Thommo wrote:
Olivier's post starts with the word "proof" when he means "theorem" (or lemma or corollary), by the way.
Well, yes, but if we're being pedantic, then "proven theorem" would be more correct than either.
Moderators: Calilasseia, ADParker
Thommo wrote:
Olivier's post starts with the word "proof" when he means "theorem" (or lemma or corollary), by the way.
scott1328 wrote:Have you actually read the elements?
Most of the theorems appearing in the Elements were not discovered by Euclid himself, but were the work of earlier Greek mathematicians such as Pythagoras (and his school), Hippocrates of Chios, Theaetetus of Athens, and Eudoxus of Cnidos. However, Euclid is generally credited with arranging these theorems in a logical manner, so as to demonstrate (admittedly, not always with the rigour demanded by modern mathematics) that they necessarily follow from five simple axioms. Euclid is also credited with devising a number of particularly ingenious proofs of previously discovered theorems: e.g., Theorem 48 in Book 1.
Book 7 deals with elementary number theory: e.g., prime numbers, greatest common denominators, etc. Book 8 is concerned with geometric series. Book 9 contains various applications of results in the previous two books, and includes theorems on the infinitude of prime numbers, as well as the sum of a geometric series. Book 10 attempts to classify incommensurable (i.e., irrational) magnitudes using the so-called “method of exhaustion”, an ancient precursor to integration.
Calilasseia wrote:Doesn't a system have to be complete in order to be able to prove its own consistency? My point stands.
Thommo wrote:...
If anyone can tell me the correct "value" or "use" (outside of mathematics) of a key result in logic like the
Löwenheim–Skolem theorem I'd certainly love to see them do it. I used to use that thing all the time, but I'm buggered if I can see any connection from it to anything non mathematical.
Prior work has also shown that crows, like many other animals, can discriminate different amounts. To investigate whether the ability is hardwired, Nieder and his colleagues used implanted electrodes to record activity from adult crows’ endbrains—the bird equivalent of the human cerebral cortex, the highest processing center in the brain—while the animals engaged in a task in which they were rewarded each time they correctly identified sets of dots that matched in color. This revealed that, despite not being trained to identify discrete quantities, the animals possessed neurons that fired faster when they saw specific numbers of dots.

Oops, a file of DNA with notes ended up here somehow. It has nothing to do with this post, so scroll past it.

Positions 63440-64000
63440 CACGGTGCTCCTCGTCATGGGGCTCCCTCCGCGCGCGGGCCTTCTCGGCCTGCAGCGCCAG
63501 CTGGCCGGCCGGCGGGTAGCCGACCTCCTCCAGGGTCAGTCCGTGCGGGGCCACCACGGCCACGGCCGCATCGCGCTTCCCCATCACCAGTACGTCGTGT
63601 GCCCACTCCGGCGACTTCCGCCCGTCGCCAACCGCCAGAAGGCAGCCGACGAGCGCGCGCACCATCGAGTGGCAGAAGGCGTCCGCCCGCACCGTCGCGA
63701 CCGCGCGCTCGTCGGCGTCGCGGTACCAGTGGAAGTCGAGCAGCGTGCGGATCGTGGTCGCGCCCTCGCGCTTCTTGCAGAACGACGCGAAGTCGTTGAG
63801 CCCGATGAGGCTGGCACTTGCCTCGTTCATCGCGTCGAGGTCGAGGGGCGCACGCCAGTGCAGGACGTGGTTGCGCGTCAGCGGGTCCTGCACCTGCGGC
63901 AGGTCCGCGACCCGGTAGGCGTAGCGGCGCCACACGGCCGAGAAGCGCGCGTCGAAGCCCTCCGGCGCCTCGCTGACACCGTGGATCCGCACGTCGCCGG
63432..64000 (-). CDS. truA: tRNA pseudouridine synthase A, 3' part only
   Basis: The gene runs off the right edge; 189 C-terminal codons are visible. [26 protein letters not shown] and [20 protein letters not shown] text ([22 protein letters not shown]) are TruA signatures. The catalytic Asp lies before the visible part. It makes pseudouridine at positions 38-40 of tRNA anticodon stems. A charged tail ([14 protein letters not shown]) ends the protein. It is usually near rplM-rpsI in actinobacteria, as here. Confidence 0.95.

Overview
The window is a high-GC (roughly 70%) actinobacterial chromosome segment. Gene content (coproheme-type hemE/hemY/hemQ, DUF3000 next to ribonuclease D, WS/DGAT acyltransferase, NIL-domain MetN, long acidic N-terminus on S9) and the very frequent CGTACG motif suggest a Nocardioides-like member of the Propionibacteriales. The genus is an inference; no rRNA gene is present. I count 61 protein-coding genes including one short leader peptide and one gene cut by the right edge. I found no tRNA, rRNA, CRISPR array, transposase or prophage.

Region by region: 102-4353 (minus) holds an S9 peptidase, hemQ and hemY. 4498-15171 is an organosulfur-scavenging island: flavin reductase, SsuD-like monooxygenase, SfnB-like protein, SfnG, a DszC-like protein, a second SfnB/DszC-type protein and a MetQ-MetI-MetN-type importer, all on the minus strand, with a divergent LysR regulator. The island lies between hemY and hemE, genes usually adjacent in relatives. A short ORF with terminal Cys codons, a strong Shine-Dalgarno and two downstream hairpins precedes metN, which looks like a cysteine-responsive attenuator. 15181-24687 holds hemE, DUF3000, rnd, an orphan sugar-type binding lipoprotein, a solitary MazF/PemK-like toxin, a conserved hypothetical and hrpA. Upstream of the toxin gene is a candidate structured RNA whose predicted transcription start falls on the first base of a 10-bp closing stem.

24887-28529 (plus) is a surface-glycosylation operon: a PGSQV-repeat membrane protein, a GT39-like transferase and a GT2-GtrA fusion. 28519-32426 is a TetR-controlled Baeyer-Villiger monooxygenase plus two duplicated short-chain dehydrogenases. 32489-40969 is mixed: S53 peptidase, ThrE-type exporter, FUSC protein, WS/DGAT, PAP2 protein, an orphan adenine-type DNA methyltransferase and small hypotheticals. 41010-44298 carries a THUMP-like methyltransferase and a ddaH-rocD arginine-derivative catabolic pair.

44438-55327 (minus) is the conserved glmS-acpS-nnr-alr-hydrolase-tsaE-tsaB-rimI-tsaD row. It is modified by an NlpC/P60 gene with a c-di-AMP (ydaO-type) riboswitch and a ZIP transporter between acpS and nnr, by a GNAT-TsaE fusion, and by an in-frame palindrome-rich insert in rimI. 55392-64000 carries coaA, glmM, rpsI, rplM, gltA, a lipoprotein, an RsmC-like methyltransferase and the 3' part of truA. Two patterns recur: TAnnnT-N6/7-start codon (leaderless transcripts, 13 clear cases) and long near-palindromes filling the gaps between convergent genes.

zoon wrote:Thommo wrote:...
If anyone can tell me the correct "value" or "use" (outside of mathematics) of a key result in logic like the
Löwenheim–Skolem theorem I'd certainly love to see them do it. I used to use that thing all the time, but I'm buggered if I can see any connection from it to anything non mathematical.
As Scott1328 pointed out in #31 above, mathematics has survival value when it's used to model the external world; if there's any chance that the Löwenheim–Skolem theorem could be involved in the calculations of physicists or engineers, then I think it has what most of us (probably including jamest) would describe as value (I don't know whether mathematicians would also find it beautiful, giving an intrinsic sense of satisfaction - this might also add a separate element of human value?).
Thommo wrote:zoon wrote:Thommo wrote:...
If anyone can tell me the correct "value" or "use" (outside of mathematics) of a key result in logic like the
Löwenheim–Skolem theorem I'd certainly love to see them do it. I used to use that thing all the time, but I'm buggered if I can see any connection from it to anything non mathematical.
As Scott1328 pointed out in #31 above, mathematics has survival value when it's used to model the external world; if there's any chance that the Löwenheim–Skolem theorem could be involved in the calculations of physicists or engineers, then I think it has what most of us (probably including jamest) would describe as value (I don't know whether mathematicians would also find it beautiful, giving an intrinsic sense of satisfaction - this might also add a separate element of human value?).
Trust me, it doesn't have the potential to be used in the calculations of physicists or engineers.
Thommo wrote:It's hard to see how.
As I said, I am buggered if I can see how it has any non mathematical value.
Q: So, pure maths… come for the pretty patterns, stay for the revolutionary insights?
A: That about covers it.
Thommo wrote:I would, it's a good read.
He's probably a fair bit more optimistic about potential offshoot applications than I am though. Pure mathematics (and particularly the logical subfields) has tended to become not only more abstract, but to add more layers of abstraction as time has gone by.
Can you give an example of a valuable proof and explain how it is valuable, please.jamest wrote:I'm not denying that some (if not most) are valuable. I'm just curious as to whether they're ALL valuable. [ ] metaphysical potential and hence value?
How about that case of Hippasus of Metapontum? Or Cardano and Tartaglia?Greyman wrote:It is interesting to note that nobody was blowing each other up over the effort to prove Fermat's Last Theorem or... well, any mathematical proofs or conjectures, ever.
LucidFlight wrote:Hopefully, jamest will be back soon to guide the discussion into more metaphysical territory, with an example of what we ought to be thinking about.
jamest wrote:LucidFlight wrote:Hopefully, jamest will be back soon to guide the discussion into more metaphysical territory, with an example of what we ought to be thinking about.
I'm happy enough to have inspired intelligent discussion amongst yourselves, for now. Once you're all congregated at one spot, I'll come back.
Users viewing this topic: No registered users and 1 guest